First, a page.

PCC Community Markets is recalling all PCC brand organic, grass-fed yogurt after state health officials identified it as the source of a multi-county E. coli O157:H7 outbreak in Washington. Washington state investigators publicly linked PCC organic yogurt to the E. coli outbreak on May 15th. The PCC yogurt E. coli outbreak includes 11 confirmed cases.
PCC is also recalling deli items made with the yogurt. They are:
• Yogurt (salad bar)
• Butter Chicken (hot bar and to-go casseroles)
• Spicy Yellow Curry Chicken (hot bar and to-go casseroles)
• Tzatziki Sauce (grain bowl bar, to-go spreads)
• Sticky Toffee Pudding (refrigerated desserts)
PCC yogurt is made by Pure Eire Dairy of Othello, WA which sells pasteurized dairy products and raw (unpasteurized) milk under the Pure Eire brand name. In a Facebook post last night, Pure Eire said it had been contacted by the Washington State Department of Health about possible E. coli contamination of its yogurt products. Pure Eire said it is recalling all of its yogurt and halting yogurt production while state health officials investigate. Pure Eire yogurt was sold at Super 1 Foods, Andy’s Market and Blue Valley Meats in Walla Walla County.
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Previous Pure Eire E. coli Recall
This is not the first time a dairy product produced by Pure Eire has been recalled for E. coli. In 2013, the company issued a raw milk recall and halted production while authorities investigated. That temporary suspension or raw milk sales lasted about 10 days.
About three weeks prior to that recall, Pure Eire recalled some of its pasteurized milk and cream after the Washington Department of Agriculture noted a pasteurization problem. The issue was detected and corrected during an inspection, the company said at that time.
Pure Eire uses vat pasteurization, also known as “batch” or “low-temperature long-time pasteurization.” According to the U.S. Food and Drug Administration (FDA), this method, which involves heating the dairy product to a certain temperature for 30 minutes and then quickly cooling it, is “one of the most effective methods of pasteurization.” A critical element of this process is that the temperature in the air space above the vat constantly remains 5˚ F above the holding temperature of the liquid in the vat. The problem in 2013, was with air space temperatures during pasteurization.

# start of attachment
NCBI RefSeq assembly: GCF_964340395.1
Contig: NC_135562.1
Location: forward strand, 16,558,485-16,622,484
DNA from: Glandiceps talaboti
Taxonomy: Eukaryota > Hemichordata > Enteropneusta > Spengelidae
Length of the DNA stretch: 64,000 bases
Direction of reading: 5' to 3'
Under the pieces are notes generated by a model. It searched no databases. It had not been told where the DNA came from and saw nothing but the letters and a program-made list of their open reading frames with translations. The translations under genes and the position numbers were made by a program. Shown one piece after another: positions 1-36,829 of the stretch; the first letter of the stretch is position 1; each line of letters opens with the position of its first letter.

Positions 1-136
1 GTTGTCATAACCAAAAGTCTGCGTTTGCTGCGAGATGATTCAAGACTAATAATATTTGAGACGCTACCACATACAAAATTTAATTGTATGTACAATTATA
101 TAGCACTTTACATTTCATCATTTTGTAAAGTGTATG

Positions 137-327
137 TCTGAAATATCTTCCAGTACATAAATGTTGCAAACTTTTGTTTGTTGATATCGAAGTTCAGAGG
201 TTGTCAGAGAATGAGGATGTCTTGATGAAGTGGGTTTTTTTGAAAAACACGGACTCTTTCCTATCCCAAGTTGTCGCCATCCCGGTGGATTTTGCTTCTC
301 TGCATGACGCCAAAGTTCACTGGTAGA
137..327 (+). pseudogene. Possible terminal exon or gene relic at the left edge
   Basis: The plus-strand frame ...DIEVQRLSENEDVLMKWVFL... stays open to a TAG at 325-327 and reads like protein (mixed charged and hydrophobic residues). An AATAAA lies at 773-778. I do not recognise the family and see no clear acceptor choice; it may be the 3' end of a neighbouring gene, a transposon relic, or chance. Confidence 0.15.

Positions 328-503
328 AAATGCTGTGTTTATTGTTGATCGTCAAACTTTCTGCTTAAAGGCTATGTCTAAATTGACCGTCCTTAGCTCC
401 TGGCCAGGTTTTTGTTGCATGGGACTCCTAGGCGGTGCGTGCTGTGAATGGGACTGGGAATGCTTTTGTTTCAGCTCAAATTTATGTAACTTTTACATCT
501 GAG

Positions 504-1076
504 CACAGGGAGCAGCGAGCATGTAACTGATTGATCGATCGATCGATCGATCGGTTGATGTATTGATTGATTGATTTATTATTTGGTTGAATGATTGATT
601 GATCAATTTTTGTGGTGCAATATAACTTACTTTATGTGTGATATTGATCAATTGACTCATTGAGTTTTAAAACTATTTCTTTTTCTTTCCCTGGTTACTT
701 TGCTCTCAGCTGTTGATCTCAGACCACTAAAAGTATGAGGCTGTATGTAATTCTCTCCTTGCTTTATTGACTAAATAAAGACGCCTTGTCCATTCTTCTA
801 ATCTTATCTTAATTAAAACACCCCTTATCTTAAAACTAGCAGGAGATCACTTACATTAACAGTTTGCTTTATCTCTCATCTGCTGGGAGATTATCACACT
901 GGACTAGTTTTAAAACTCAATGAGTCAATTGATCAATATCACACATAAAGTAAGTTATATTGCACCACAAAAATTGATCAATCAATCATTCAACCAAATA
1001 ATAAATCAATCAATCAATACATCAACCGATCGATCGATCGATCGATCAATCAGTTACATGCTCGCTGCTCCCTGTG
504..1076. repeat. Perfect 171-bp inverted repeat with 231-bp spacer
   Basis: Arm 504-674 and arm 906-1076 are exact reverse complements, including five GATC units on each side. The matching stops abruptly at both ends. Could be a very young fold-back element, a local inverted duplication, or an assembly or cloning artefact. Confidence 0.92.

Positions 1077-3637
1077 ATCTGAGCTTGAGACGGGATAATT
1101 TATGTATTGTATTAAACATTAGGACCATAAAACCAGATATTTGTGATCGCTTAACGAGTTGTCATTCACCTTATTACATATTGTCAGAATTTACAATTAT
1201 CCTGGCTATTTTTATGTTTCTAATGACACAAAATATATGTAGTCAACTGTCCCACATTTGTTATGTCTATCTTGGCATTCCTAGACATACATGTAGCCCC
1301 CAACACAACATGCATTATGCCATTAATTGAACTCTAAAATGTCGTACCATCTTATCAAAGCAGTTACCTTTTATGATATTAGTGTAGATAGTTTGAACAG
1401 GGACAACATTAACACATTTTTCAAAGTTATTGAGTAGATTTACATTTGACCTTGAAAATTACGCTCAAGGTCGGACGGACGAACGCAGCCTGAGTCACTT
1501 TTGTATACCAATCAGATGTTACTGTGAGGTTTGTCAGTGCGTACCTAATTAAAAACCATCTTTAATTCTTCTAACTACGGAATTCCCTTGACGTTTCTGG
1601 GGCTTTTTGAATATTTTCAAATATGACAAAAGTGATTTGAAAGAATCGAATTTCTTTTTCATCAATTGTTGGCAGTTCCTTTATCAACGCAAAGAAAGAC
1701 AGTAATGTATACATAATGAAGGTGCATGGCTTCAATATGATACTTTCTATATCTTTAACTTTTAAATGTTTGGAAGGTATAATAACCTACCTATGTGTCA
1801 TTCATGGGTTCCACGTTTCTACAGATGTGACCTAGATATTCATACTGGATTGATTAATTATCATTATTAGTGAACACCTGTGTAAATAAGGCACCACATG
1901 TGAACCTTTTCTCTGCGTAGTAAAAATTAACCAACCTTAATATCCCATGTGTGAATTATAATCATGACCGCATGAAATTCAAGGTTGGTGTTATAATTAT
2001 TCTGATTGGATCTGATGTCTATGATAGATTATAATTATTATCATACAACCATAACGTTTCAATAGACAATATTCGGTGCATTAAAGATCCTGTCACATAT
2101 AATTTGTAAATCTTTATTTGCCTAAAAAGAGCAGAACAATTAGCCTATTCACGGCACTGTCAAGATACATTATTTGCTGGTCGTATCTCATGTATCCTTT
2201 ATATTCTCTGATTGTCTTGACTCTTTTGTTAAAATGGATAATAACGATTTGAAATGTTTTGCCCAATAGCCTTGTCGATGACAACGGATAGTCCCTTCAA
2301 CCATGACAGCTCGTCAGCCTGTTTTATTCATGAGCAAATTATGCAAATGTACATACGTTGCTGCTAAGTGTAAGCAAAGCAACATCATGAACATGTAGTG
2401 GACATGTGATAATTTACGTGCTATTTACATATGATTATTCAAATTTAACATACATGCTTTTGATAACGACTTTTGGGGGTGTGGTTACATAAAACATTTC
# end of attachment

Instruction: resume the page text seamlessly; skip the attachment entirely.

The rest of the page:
E. coli O157:H7 Outbreak
Since early May, health officials have been investigating an E. coli outbreak in Washington that now includes 11 confirmed cases. Six of the patients are children under the age of 10. Seven people have been hospitalized, three of them with hemolytic uremic syndrome (HUS), a form of kidney failure associated with E. coli infections.
Up until today, health officials suspected some kind of fresh produce to be the source of the outbreak. King County health officials first discovered the outbreak about 10 days ago. At that time, seven children in King County, all under the age of 14, were sick. Six of them were hospitalized, two with HUS. Then two cases from separate households were discovered in neighboring Snohomish County. One of the patients was a woman in her 20s, the other a child under 10. Like most of the children in King County, the child in Snohomish County was so sick hospitalization was required.
A few days after the Snohomish illnesses were reported, cases popped up in Benton and Walla Walla counties, more than two hundred miles away. That’s when the state health department took over the investigation.
State health officials are performing genetic tests on the E. coli cultured from each patient. These tests find the genetic “fingerprint” of each bacterial strain. When investigators find matches, it indicates the patients were sickened by the same source.
E. coli O157:H7 and HUS
Many E. coli strains exist in nature and are harmless. But some strains, including E. coli O157:H7, produce a substance that is poison to humans called a Shiga toxin. E. coli O157:H7 bacteria live almost exclusively in the intestines of cattle.
Symptoms of an E. coli infection usually develop within three to five days of eating contaminated food. They include abdominal cramps and diarrhea that can be bloody. The people sickened in this outbreak, who range in age from under 10 to over 70 years old, reported onset of illness dates ranging from March 9 to April 21, 2021.
Between 5 percent and 10 percent of E. coli patients develop HUS, most often they are children. This complication, which can cause kidney failure, seizure, stroke, coma, and death, usually develops one week after the onset of E. coli symptoms. Symptoms of HUS include pale skin, decreased urination, fatigue, fainting, unexplained weakness and bruising and bloody diarrhea. Anyone with HUS symptoms should seek immediate, emergency medical care.
E. coli Lawsuit Consultation
Pritzker Hageman E. coli lawyers have represented clients in every major E. coli outbreak in the U.S. Our clients have included those who battled HUS and families who have suffered the wrongful death of a loved one. If you were sickened in this outbreak and would like a free consultation with an experienced E. coli lawyer, please contact the Pritzker Hageman E. coli Legal Team. You can reach us by calling 1-888-377-8900, sending a text to 612-261-0856, or by completing the form below. There is no obligation and you don’t pay us unless we win.